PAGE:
Both Renault and Honda are confident that they have manged to make progress and address some of the weaknesses in their respective power units for 2016. The bad news is that both Ferrari and Mercedes are also confident that they have made a step forward in the engine department.

It is unlikely that either Renault or Honda have made the progress required to consistently trouble the Mercedes or Ferrari-powered cars, but for the sake of closer competition and tighter racing, Formula 1 better hope that they have at least managed to close the gap somewhat, as having more competition between engine manufacturers is sure to be to the benefit of the sport as a whole.

Clarity about the way forward for 2017 and beyond

Just in case

While the “new” 1.6 litre turbocharged power units are a success from a technological viewpoint, not everybody is convinced that they have been good for the sport as a whole. Since these new power units have been central to the direction of Formula 1 from 2014 to 2016, the result is that some feel that the sport as a whole is in an unhealthy position at this point in time.

In light of this, there has been much toing and froing over what exactly the sport needs to do to ensure that it gets the proposed 2017 shakeup right and ensures that the sport is healthy going forward. Many proposals have been bandied about, including a possible return for refuelling, an increased emphasis on head protection for drivers and even possible changes to the format of the entire grand prix weekend. As mentioned above, these proposals are all connected to the agendas of certain key stakeholders within the sport.

Frankly, Formula 1 has a habit of trying to implement a particular course of action and then backpedalling rapidly shortly after when it becomes clear that the proposed course of action has not been successful. For the sake of the sport’s future, it’s all-round quality and the “show”, the entire F1 community should hope that the powers-that-be get it right first time round. After all, falling viewership figures, both on television and at trackside, are a reality that Formula 1 must address sooner rather than later.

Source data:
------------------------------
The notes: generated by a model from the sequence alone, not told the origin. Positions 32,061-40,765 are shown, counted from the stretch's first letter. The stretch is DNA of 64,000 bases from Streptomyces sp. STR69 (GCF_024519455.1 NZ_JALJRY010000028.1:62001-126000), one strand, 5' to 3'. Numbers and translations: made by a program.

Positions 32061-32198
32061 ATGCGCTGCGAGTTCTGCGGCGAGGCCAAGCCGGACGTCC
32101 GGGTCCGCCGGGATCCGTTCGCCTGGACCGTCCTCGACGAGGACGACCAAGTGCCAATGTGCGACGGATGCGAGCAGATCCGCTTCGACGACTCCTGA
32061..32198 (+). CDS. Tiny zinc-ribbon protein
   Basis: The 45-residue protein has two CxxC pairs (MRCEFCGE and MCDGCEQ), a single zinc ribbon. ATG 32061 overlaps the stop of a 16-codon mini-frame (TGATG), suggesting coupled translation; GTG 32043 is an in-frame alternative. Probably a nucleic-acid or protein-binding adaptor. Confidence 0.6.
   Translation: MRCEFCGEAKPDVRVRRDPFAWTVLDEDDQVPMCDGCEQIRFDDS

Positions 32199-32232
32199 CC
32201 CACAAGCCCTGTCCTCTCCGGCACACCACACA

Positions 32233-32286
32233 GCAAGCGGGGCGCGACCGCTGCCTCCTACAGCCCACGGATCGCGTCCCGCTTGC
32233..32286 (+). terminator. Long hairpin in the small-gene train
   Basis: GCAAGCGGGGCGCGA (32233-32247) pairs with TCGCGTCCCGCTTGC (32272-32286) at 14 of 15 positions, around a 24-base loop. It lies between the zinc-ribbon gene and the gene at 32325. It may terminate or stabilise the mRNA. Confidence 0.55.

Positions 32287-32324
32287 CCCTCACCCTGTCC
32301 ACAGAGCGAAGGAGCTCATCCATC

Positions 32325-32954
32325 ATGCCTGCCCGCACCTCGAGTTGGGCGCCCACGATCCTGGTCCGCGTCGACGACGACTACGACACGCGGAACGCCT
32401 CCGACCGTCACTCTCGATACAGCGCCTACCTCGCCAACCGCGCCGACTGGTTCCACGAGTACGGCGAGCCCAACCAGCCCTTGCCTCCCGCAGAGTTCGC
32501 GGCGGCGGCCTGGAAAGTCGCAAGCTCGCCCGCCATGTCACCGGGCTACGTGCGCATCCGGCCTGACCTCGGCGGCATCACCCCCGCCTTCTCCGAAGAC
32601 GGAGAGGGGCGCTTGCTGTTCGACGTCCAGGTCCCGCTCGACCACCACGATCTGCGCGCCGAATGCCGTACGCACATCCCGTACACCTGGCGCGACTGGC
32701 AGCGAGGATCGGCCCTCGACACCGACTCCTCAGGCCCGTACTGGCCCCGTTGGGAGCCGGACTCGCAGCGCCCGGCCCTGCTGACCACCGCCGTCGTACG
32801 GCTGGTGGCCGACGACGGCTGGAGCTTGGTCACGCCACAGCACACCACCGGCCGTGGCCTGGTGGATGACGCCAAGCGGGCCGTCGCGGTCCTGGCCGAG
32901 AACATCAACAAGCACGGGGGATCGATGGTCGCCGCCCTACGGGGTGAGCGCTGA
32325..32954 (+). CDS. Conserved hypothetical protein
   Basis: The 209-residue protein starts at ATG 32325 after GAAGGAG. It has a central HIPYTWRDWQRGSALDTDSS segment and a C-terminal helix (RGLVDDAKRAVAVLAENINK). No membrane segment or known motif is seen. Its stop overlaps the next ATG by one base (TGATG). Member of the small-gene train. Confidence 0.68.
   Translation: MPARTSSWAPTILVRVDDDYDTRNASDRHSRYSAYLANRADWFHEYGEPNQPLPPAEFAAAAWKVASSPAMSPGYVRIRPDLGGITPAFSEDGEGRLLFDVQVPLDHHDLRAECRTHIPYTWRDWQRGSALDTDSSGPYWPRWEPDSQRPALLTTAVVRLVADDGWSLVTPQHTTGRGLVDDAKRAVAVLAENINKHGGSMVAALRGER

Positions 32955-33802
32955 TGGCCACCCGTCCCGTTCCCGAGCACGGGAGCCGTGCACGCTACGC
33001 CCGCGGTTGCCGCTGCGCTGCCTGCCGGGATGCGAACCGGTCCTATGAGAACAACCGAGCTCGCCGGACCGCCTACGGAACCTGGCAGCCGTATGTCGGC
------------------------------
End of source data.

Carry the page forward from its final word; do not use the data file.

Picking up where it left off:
A resolution for Monza

Just in case

Since the inaugural Formula 1 World Championship in 1950, Monza has hosted the Italian Grand Prix on all but one occasion. The iconic circuit is slated to once again welcome Formula 1 in September 2016, but no agreement exists for 2017 and beyond at this point in time.

Formula 1 supremo Bernie Ecclestone has remained unwilling to guarantee that a resolution will be reached in time and that Formula 1 will return to Monza next year. It is true that the Italian Grand Prix itself should not be under threat, as the option exists for Formula 1 to visit Imola rather than Monza next year if necessary.

However, the idea that Formula 1 might not visit Monza is a valid cause for alarm for all members of the F1 community. Monza is the iconic home ground of the even more iconic Scuderia Ferrari, the oldest and most successful of Formula 1’s competitors.

In a calendar filled with more and more circuits designed by German architect Hermann Tilke, Monza represents a classic circuit, a facility made for no other purpose than to allow the fastest cars in the world to reach their top speeds. Few scenes capture the passion and raw emotion of Formula 1 as clearly as the ever-present tifosi who fill the stands year after year to carry their favourite red cars to the finish line with the sheer volume of their voices.

It is thus critical to the overall success of Formula 1 that Monza remains on the calendar and that an agreement is reached to ensure that one of the sport’s best-loved circuits has a secure future.